Efficiency, transparency and security remain the watchwords of distributed ledger technology (DLT), an immutable ledger most often associated with cryptocurrency, but lately finding traction within supply chains, which in a worldwide economy have grown increasingly complex and multi-faceted.

One report indicated that over half the products made around the globe require shipment over a border another report estimated that at present banks and other financial institutions pour some $10 trillion a year into trade, and that a typical shipment requires some 30 documents. Yet another noted that the mere shipment of flowers from Kenya to Rotterdam required no fewer than 200.

Yes, 200.

DLT can make a difference. It can lead, by one estimate, to a 15-30 percent cost reduction, according to the World Trade Organization, and $1 trillion in new trade over the next 10 years, according to the World Economic Forum. And while there are those who argue that DLT can be difficult to implement, Frederik De Breuck, head of Fujitsu’s Blockchain Innovation Center in Brussels, argues that it can be put in place immediately, and “fit invisibly” within a company’s current structure.

As he wrote for his company’s website:

DLT essentially functions as a layer supplementing your existing enterprise resource planning (ERP) software or any other related software you may have in use. … Your underlying process and the interface to your software remain as they were, with the difference that you now can trust that your inventory numbers (and those of all the other participants) are more accurate, as are the prices based on the consumption of your ecosystem, and you know what has happened to  the underlying data along the way.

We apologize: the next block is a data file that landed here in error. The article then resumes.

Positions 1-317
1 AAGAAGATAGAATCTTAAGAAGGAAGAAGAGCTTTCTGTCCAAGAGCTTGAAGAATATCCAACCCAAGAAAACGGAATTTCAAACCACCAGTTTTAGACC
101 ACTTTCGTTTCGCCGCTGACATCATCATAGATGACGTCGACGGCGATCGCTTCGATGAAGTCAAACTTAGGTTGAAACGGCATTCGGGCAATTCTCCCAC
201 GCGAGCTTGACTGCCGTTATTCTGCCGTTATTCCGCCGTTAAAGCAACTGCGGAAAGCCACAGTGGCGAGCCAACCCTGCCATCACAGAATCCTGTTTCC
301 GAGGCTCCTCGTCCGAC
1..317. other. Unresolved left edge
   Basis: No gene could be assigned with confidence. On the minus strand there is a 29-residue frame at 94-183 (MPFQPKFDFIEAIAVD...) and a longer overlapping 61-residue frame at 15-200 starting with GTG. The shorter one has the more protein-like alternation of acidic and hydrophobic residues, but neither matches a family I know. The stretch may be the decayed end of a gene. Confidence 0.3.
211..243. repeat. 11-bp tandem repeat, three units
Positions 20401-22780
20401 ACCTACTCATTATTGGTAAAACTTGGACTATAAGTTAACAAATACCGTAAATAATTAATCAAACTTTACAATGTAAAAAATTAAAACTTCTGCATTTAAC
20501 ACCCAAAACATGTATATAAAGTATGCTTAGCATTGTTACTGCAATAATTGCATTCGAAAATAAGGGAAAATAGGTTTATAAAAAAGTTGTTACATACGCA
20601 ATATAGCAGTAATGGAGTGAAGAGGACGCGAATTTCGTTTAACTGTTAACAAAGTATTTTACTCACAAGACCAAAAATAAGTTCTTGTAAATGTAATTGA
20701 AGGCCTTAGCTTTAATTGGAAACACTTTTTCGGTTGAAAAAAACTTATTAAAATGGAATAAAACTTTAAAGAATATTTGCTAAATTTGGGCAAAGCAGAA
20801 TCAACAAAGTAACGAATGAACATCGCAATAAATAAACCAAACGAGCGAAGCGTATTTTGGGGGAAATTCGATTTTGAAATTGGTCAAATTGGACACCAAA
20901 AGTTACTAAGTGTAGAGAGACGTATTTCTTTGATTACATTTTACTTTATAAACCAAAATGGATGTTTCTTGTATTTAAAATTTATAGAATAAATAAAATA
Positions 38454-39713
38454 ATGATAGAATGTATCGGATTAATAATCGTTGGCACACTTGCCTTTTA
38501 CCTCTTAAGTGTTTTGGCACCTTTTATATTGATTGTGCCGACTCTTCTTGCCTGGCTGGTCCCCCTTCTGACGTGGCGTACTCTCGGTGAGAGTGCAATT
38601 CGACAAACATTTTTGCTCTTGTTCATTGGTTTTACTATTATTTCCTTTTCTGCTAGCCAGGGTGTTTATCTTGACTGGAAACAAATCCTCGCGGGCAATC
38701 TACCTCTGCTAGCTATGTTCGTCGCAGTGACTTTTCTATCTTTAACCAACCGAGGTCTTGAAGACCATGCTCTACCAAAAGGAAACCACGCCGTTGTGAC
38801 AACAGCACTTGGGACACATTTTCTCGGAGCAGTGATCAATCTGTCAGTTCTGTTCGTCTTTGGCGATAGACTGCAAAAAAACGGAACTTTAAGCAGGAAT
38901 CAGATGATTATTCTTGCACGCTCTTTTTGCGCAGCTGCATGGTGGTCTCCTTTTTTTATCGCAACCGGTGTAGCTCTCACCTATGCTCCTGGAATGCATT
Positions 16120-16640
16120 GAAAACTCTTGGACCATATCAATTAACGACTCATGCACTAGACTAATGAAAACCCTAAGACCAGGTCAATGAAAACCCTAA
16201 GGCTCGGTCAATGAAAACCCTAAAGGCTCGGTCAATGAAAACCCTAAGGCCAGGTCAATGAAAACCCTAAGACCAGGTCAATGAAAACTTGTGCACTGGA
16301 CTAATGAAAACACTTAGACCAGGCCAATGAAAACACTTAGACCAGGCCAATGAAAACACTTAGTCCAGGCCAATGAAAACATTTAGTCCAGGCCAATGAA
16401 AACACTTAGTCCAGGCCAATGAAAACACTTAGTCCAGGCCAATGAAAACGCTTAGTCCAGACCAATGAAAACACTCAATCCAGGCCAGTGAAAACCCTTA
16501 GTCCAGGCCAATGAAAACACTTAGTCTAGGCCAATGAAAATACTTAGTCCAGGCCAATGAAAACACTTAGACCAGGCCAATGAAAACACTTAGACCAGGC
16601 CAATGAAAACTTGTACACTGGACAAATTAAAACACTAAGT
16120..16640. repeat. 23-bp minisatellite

Again, it’s a matter of improving efficiency, of bringing processes out of the pen-and-paper era and into the 21st Century. Everything is more streamlined. Redundancy is eliminated. There are fewer middlemen to include in the process, and less risk of error, fraud and waste.

That goes hand in hand with transparency, of course. All of the trading partners have access to real-time information about where a given transaction stands. And when it is completed and proof of delivery is provided, invoicing and payment is immediately triggered. Gone is the lag that exists in current payment cycles. As DeBreuck wrote, supply companies currently stipulate that payment be made within 30 days, though lags are typically far greater.

Another aspect of transparency is that it allows for improved regulatory compliance. An example offered by Forbes was that of the Rwandan government, which used blockchain to track the mining of tantalum, a resource used in electronics. A 2018 study also mentioned that DeBeers, the diamond company, used DLT to register and store documents related to those precious gems, in an attempt to restore trust in that industry.

As for DLT’s security, note that nothing is invulnerable, but if the user of each node in the chain does his or her due diligence and protects the public and private keys required to lock things down, risk can and will be minimized.

In sum, DLT can improve any supply chain enormously by making it more efficient and, ultimately, more profitable.